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The Project

Resisting the international resurgence of antisemitism, this educational and artistic project is designed to reach young adults, engage communities, and build understanding in creative ways.

Most students are deprived of the opportunity to creatively process information about the Holocaust, racism, ethnic cleansing, and other identity-based atrocities. The Sh'ma Project brings these difficult -- but necessary -- conversations to high schools, universities, museums, places of worship, film festivals, and artistic organizations. 

 To fully embody the content presented by The Sh'ma Project, its message is presented as a three-part system:


the film

Sh'ma: A Story of Survival is an innovative and powerful narrative dance film. It tells the story of director/choreographer Suki John's mother as she journeys from school days to Jewish ghetto, deportation to concentration camp, refugee to American citizen. Originally a live choreodrama performed in the former Yugoslavia and New York City, Sh'ma is now a beautifully-produced dance film that evokes kinesthetic empathy in ways that words cannot. Produced with 4 cameras, 15 extraordinary performers, original music and design, Sh'ma highlights resilience, connection, and hope. The film is available in 90-minute and 40-minute formats.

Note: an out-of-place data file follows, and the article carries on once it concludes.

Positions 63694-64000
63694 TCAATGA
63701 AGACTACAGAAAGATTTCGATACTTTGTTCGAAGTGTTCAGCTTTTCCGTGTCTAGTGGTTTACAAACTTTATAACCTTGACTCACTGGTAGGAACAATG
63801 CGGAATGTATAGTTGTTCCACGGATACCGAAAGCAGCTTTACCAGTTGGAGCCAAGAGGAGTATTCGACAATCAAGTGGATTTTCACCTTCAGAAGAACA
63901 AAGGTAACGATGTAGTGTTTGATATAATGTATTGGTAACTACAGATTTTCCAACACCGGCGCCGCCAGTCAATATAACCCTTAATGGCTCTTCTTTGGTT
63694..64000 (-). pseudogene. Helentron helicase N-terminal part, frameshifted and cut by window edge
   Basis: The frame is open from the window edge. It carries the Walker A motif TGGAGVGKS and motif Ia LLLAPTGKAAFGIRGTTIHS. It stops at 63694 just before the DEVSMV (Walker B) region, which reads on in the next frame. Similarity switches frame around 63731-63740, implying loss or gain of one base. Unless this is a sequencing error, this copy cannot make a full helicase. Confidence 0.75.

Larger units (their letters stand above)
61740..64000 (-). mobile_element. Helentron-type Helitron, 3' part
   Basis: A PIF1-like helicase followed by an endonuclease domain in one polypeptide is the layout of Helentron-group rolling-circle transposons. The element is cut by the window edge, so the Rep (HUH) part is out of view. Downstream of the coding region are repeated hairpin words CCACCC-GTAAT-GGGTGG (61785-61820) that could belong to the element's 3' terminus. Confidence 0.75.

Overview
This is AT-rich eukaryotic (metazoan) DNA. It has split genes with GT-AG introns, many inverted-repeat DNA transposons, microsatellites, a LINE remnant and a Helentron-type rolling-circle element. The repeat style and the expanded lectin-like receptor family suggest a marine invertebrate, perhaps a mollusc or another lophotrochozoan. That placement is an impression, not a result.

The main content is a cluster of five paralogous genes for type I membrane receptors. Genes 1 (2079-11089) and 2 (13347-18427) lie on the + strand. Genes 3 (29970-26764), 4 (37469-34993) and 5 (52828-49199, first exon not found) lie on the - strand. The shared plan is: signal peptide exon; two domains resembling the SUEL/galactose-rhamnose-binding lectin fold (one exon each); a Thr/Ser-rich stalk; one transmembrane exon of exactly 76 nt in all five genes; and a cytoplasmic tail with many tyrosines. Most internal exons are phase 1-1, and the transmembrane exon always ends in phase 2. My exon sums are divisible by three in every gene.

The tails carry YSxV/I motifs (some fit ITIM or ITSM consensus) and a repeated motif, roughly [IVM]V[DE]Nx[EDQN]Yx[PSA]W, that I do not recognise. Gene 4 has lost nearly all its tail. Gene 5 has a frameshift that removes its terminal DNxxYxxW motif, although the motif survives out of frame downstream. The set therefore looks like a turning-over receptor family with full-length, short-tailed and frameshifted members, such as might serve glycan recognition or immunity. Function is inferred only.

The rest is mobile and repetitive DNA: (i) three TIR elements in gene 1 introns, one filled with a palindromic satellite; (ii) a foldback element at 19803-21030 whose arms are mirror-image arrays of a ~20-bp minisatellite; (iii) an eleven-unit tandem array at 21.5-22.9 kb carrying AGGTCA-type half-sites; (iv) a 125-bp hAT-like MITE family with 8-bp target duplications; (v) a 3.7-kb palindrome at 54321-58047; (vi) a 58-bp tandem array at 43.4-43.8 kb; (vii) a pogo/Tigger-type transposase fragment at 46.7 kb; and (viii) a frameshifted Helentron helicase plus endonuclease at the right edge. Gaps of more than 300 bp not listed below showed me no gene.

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upstander workshops

Educators are invited to enroll student groups in specially designed Upstander Workshops before and after viewing Sh'ma. Upstander Workshops empower students to create personal responses across learning styles. Through movement, writing, and dialogue,  young people find thoughtful, safe, and collaborative methods to contextualize history and inform the present. 

Our mobile group of facilitators will be trained and available to visit your community digitally or in person by mid-2024.



To deepen the meaning, breadth, and impact of The Sh'ma Project, students and educators are equipped with the free educational resource, The Holocaust: Remembrance, Respect, Resilience. This digital anthology was written by a team of international scholars, co-edited by Dr. Suki John and fellow 2nd-generation survivor, Dr. Michael Polgar (Penn State University Sociology Professor). Holocaust OER

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